Writer/Gamer Q&A: Adam Tedesco

It’s been a while since we’ve done one of these, but today we have Adam Tedesco, the man behind “Is a King of the Blues.” His work can be found or is forthcoming in journals like Burningword Literary Journal, RiverLit, The Merrimack Review, Freeze Ray Poetry and Ginosko Literary Journal. He can be found online at adamtedesco.com or on Twitter @AdamThomasTed.

Cartridge Lit: What games are you playing right now, if any?

AT: The only game I’ve played recently is Wipeout on my son’s DS. 

CL: What was your first video game system? Did you love it or hate it or feel something completely different about it?

AT: My first system was a Colecovision. I loved it. I distinctly remember the feeling that I was communicating with another intelligence by playing, that all my gameplay was being reposited in some main computing brain located in the desert, like the one Richard Pryor builds in Superman III.

CL: Most nostalgia-laden memory from your video game history? 

AT: My brothers and I were given the NES when it was first released. We shared a bedroom, where we sat playing Gumshoe for a week straight, stopping only to sleep and eat. After the first day we turned the volume down on the TV and listened to the La Bamba soundtrack over and over for the rest of that week. My father was in prison around this time and the whole family was catching a lot of bullshit from people in the neighborhood, especially us kids. We retreated into our own world, much of which revolved around video games. As many siblings do, we developed our own peculiar set of words and symbols, the majority of which originated during our time spent gaming. This memory, for me, is a near perfect crystallization of that luxury we so often lack as adults, being able to withdraw into the safety and comfort of family.

CL: Care to list your top five games?

AT: Gumshoe


I Have No Mouth, and I Must Scream

The Dark Eye

Tiger Woods PGA Tour

CL: How has your writing life interacted with your gamer life? Has one inspired or influenced the other?

AT: In many ways my gaming life has evolved into my writing life. I’ve always enjoyed games where there was some degree of obfuscation of strategy, so the game play becomes almost metaphorical and dreamlike. As a child and young adult playing these types of games gave me the feeling that there was something real at stake aside from mere pride of accomplishment. From as far back as I can remember, I’ve been looking for something transcendent. While it may sound crazy, this is what gaming was to me for a long time. This interest later evolved into some extremely bad behavior, which persisted until my body gave out, at which point I started writing for the same reasons I was once gaming and then screwing my life up: release, looking for answers about myself, about my own stupidity and the apparent belligerence of existence.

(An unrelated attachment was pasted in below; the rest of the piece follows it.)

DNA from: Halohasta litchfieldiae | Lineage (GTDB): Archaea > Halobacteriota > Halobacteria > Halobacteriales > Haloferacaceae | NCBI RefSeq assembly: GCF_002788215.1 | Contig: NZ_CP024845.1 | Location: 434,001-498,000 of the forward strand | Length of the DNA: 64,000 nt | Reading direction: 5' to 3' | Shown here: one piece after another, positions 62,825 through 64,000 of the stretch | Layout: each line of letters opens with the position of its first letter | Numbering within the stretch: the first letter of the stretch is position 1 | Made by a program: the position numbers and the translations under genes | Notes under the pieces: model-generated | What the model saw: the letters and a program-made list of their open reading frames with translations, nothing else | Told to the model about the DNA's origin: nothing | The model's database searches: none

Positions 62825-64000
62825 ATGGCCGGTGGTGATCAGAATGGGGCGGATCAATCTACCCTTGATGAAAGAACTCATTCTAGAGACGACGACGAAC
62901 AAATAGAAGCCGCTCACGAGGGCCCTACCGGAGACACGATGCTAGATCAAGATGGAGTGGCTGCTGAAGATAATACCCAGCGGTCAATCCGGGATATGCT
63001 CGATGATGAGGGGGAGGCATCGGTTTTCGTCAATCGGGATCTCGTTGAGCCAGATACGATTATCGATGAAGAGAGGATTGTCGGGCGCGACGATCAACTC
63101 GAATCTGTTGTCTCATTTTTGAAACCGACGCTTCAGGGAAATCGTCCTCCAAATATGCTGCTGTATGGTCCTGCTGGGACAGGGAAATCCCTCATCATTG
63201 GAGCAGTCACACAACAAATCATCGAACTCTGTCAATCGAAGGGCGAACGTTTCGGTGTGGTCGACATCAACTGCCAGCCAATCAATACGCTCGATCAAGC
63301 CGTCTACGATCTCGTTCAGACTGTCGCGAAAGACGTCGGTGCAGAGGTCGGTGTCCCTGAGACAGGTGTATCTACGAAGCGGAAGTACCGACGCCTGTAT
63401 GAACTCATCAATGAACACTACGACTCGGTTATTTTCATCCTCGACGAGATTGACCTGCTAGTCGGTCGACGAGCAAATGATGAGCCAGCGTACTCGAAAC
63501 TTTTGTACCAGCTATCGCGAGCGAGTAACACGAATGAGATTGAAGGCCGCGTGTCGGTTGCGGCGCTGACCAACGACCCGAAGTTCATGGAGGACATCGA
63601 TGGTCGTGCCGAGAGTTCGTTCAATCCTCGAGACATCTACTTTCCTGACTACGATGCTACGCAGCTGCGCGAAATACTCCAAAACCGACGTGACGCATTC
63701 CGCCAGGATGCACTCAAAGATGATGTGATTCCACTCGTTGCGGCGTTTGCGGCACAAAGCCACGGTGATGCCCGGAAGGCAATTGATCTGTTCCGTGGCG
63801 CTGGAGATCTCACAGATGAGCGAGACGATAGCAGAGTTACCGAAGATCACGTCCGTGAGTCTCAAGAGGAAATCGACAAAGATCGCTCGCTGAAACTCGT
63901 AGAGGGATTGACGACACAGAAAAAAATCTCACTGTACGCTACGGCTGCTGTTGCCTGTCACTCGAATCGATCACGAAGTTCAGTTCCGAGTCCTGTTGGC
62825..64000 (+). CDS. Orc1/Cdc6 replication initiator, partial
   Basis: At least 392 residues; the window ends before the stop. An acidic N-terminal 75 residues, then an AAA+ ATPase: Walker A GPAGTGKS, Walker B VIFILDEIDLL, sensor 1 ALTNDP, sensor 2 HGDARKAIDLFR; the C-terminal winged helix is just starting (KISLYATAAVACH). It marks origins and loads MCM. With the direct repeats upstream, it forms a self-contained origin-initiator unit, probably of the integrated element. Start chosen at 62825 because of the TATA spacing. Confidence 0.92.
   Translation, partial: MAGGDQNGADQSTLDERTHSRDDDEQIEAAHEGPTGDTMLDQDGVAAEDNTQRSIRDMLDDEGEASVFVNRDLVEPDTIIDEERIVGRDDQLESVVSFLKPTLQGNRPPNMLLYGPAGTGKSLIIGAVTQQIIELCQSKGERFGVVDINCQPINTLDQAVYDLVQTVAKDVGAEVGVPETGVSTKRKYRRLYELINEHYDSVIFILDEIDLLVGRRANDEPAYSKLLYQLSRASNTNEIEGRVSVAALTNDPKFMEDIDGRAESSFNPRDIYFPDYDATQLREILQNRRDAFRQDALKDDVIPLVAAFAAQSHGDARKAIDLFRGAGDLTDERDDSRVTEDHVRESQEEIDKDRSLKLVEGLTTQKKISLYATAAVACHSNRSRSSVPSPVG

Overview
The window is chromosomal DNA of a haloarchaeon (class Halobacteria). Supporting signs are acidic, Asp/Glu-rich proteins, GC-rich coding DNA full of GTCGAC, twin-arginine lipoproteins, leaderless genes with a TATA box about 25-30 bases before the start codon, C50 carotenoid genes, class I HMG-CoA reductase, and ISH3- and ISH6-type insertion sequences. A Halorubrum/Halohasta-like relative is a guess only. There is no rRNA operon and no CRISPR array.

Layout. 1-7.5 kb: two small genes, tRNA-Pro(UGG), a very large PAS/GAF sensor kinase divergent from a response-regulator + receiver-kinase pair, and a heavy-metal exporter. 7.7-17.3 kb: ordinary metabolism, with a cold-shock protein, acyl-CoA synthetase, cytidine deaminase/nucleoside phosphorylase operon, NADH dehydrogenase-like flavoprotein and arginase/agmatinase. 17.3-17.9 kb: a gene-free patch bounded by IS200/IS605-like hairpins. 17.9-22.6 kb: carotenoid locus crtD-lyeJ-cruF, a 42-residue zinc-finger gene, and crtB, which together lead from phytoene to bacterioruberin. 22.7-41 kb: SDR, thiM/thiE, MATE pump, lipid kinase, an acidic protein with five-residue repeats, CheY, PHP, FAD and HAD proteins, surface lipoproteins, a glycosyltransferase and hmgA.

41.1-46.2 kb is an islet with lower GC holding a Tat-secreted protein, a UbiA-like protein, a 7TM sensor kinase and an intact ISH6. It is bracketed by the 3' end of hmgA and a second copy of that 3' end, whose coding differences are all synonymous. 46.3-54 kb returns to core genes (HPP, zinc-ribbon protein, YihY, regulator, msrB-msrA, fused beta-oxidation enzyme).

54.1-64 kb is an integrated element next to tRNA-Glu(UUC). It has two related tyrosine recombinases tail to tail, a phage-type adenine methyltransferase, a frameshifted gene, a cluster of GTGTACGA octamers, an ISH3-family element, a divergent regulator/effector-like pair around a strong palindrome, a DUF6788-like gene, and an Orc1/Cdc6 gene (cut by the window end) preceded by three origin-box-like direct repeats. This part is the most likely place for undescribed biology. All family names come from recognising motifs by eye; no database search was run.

CL: Any tips for how others out there can balance a writer’s life and a gamer’s life?

AT: I’m a father of two. I work fifty hours a week on average. I’m also working on two different degrees, one in applied physics and one in cultural studies. I have full-time course loads in both of those programs. Needless to say, I don’t have much of a gaming life right now. I could, however, offer a bit of advice on balancing writing with anything.

Write every chance you get. Write in your head all day. Don’t wait until you have a minute to concentrate. Use everything, good and bad, as a prompt. Some of the greatest art was made under extreme circumstances, so don’t make excuses. 

CL: What novel would you like to see turned into a game? What genre would it be? How would it play?

AT: Murakami’s work seems ripe for adaptation. I remember someone saying they were adapting one his short stories, but I don’t believe it happened. I read 1Q84 recently and would love to see that as a sandbox RPG. On the other end of the spectrum, I think 180 Days of Sodomwould make a great survival / stealth game.

I also would like to see more games based on poems. Most of Patricia Lockwood’s poems would make great games. Probably not “Rape Joke” but definitely “See a Furious Waterfall without Water”. Emily Toder’s “Pelicans in Australia” would make a great 8 bit game. I’d love to see a beautifully tripped out sandbox RPG revolving around C.A. Conrad’s work.

CL: If someone made a game about your life, what genre would it be? How would it play?

AT: I’m a practicing Buddhist. I consider the goals of my life to be to spread love and compassion, to alleviate suffering and to strive for enlightenment. I would like to think a game about me would incorporate these goals.

There’s a great book by a very important teacher, Tai Situ Rinpoche, called Primordial Essence Manifests. In this book he talks about the dream realm and how we can use that level of existence as a way to effect positive change. He says that by practicing dream yoga we can learn to fly to the heart of the sun in out dreams, and while we’re there we can pray for all sentient beings and our intentions will emanate outward with the rays of the sun.

This would be a great strategy game. Dream yoga entails some wildly intricate visualizations, which we modify based on our results. It creates a sort of feedback loop, in a beautiful way. 

My thinking and writing are heavily influenced by my dreams and vice versa. I see my work a way of reifying the dream world. That’s what I’m attempting to do, anyway; create a map to the recreation of the dream inside another person’s mind. My game should reflect this.